Cinema: Lady Bird 5 star review - a gorgeously balanced portraiture
The fruits of the human heart are just one of those things that can't be faked. For Greta Gerwig, this directorial debut is a personal emotional landscape committed to film, a self-penned comedy-drama rooted in her own Midwest upbringing. It is not necessarily biographical and doesn't need to be because its voice is so achingly authentic.
It has ensured that Lady Bird has not only secured a raft of awards nominations this season - five Oscar nods among them - but that audiences everywhere are destined to be left swooning by its unforced cocktail of charm, wit, heartache and beauty.
Saoirse Ronan: will we ever feel as proud of her? There is so much dexterity and vigour in her depiction of Christine, a spirited senior high-schooler trying to figure out just who the hell she is and insisting everyone call her "Lady Bird" as she does so. A life beyond Sacramento, her Catholic school and escalating rows with her mum (Laurie Metcalf) is on the horizon but firstly attention is required for best pal Julie (Beanie Feldstein), boy crushes (Lucas Hedges, Timothee Chalamet) and that uniquely teenage area somewhere between bolshie swagger and angst.
You'd be forgiven for thinking Lady Bird was just another slice of Baumbach-esque mumblecore, all kooky irony and self-effacement. In reality, it is a work of real sophistication and emotional depth that makes it all the more infuriating not to see Gerwig and Ronan as front runners in the Oscar discussion.
This is gorgeously balanced portraiture that can laugh at its precocious heroine with much affection while tracing her formative journey with the dignity it deserves. A beautiful score and ensemble cast complete the effect. Lumps in throats and teary chuckles will erupt en route.
★★★★★ Hilary A White
Cert: 15; Now showing
The 1970s-movie playbook of bad fashion, liberal smoking and prominent slabs of the era's pop music is a well-worn one. The formula also works wonders for the 1980s, another eye-roll of a decade that can seem like a naff alternate universe when rendered in a feature film.
This Oscar vehicle for Margot Robbie (think Black Swan with cursing) applies the recipe to a biopic of US figure-skating champ Tonya Harding and her link to a physical assault on arch rival Nancy Kerrigan in 1994.
Robbie is on fire as the fierce Olympian who was thrown a variety of handicaps throughout her life, from her viciously tough mother (a formidable Allison Janney) and good-for-nothin' husband Jeff (Sebastian Stan) to the snobbish judging panels that frowned upon her coarse, white-trash demeanour.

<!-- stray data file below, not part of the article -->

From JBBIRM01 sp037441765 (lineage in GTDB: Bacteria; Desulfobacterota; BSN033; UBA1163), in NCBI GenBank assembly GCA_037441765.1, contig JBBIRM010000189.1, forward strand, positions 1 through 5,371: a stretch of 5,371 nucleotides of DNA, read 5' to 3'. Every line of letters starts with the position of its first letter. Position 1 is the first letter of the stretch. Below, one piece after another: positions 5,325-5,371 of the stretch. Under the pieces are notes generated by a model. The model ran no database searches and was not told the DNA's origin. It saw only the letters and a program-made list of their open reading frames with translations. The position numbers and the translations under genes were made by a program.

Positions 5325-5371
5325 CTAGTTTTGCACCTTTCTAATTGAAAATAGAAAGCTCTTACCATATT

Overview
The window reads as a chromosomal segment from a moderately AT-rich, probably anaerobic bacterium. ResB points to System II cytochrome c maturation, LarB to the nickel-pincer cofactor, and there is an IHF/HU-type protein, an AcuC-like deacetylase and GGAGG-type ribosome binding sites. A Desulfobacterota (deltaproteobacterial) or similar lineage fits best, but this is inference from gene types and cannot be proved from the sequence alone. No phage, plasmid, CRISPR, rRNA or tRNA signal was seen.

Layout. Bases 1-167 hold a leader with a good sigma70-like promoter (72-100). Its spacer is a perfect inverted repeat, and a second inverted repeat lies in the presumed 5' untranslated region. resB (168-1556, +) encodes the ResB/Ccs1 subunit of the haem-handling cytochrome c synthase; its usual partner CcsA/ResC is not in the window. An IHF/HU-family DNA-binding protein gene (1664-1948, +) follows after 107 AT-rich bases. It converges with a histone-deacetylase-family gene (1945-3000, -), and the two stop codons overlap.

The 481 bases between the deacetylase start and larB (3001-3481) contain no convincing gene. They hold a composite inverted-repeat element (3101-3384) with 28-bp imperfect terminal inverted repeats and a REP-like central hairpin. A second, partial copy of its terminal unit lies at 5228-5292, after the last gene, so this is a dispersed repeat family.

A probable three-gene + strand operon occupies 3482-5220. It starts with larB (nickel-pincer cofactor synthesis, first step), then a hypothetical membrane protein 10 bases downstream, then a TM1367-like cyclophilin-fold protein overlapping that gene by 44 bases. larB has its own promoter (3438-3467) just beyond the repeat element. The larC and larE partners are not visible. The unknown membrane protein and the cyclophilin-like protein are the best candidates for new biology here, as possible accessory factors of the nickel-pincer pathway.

Director Craig Gillespie has fun with the characters, the era and a general air of insouciance Harding injected the prim world of figure-skating with.
Scorsese-isms abound, from the felling of the fourth wall to the strutting soundtrack and slo-mo montages.
Writer Steven Rogers finds an effective mid-ground between clowning and real-life biographing, with a chunk of the humour emanating from Paul Walter Hauser as deluded bodyguard Shawn Eckhardt. Slightly misjudged are the scenes of domestic violence in childhood and marriage, their caustic message getting muddled by more smash hits and finger-clicking gaiety. ★★★★ Hilary A White
Finding Your Feet
Cert: 12A; Now showing
From the outset it's important to make clear that whilst I didn't think Finding Your Feet found its feet, a lot of people are going to really enjoy it.
Reminiscent of the second Marigold Hotel film, it's not very well written and is terribly predictable but this jaunty British comedy with a lovely cast and an inspiring Life begins at 60/ Be yourself message makes for easy, sometimes funny viewing.
Sandra (Imelda Staunton) is 60 and feels a lifetime of devoted wifedom is bearing fruits when her husband is made a lord and she becomes a lady. During the festivities however she discovers that he has been having an affair with her best friend (Josie Lawrence).
Distraught and desperate, professional snob Sandra seems to have nowhere else to turn but her estranged bohemian, council-flat dwelling sister Bif (Celia Imrie). At first the very uptight, twinset-wearing Sandra can find no common ground with either Bif or her dance group friends (Timothy Spall, David Hayman and apparently they couldn't get Bill Nighy so they got Joanna Lumley to channel him). But you know, things change, people change.
There are serious oversights in the plotting - not least that Sandra's daughter is made into a seriously treacherous wagon as a plot device, the characters are very cliched and it's all rather hackneyed.
But that is most likely nit-picking to a lot of people and fair enough, so for many there will be great enjoyment from a sweet, innocuous and well-intentioned film.
★★★ Aine O'Connor
Sunday Indo Living